Prof Tamara Davis, an astrophysicist at the University of Queensland who is searching for the elusive ‘dark energy' that is accelerating the universe, will deliver a Distinguished Lecture on the most exciting developments in modern astrophysics and discuss her work with the Dark Energy Survey on 12 April at ANSTO.
The Dark Energy Survey is a 5-year survey involving almost 500 astrophysicists on five continents, that starts its fifth and final year of observing in 2017.
“The universe is an amazing place, and our modern telescopes are giving us an unprecedented view. We can now see the universe as it was only 400,000 years after the big bang, before galaxies even existed.
We have found hundreds of planets orbiting other stars and are trying to detect their atmospheres to see if there are hints of life.
We regularly detect supernovae (exploding stars) that went off billions of years before the earth even formed.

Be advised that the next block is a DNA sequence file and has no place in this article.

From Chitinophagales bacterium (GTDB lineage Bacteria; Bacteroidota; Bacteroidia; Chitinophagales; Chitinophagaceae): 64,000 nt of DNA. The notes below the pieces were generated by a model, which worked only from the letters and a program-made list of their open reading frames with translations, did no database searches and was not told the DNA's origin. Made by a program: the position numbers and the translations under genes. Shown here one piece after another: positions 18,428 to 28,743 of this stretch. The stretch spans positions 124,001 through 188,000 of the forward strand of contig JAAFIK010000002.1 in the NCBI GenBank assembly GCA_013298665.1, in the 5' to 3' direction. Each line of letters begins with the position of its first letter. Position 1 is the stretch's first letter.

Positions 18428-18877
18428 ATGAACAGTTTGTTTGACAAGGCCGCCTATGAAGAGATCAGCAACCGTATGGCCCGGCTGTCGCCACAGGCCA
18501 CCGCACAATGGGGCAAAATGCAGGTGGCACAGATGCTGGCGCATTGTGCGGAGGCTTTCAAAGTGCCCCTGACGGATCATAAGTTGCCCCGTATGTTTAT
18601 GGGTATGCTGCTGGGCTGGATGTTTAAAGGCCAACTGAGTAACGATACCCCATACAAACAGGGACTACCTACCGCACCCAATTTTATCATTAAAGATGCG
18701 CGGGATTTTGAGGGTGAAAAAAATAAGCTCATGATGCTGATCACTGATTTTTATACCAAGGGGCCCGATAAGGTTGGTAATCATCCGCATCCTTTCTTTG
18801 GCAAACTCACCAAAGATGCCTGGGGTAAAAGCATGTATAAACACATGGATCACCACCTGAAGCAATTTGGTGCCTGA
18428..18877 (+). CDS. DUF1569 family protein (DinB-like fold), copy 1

And we've discovered some kind of ‘dark energy’ that is making the expansion of the universe speed up, contrary to our gravitational expectation that ‘what goes up must come down’,” said Prof Davis.
Prof Davis has measured time-dilation in distant supernovae, helped make one of the largest maps of the distribution of galaxies in the universe, seen evidence for sound waves from the big bang, and seriously considers whether we can use dark energy to make hoverboards.
After her PhD at the University of New South Wales she worked for Lawrence Berkeley Laboratory, Australian National University, and University of Copenhagen before settling down at the University of Queensland.
She is the recipient of many prizes for her research, including the Astronomical Society of Australia's award for the young researcher with the highest international impact, and the Australian Academy of Science’s Nancy Millis medal for female leadership in science.
Lecturer: Prof Tamara Davis. University of Queensland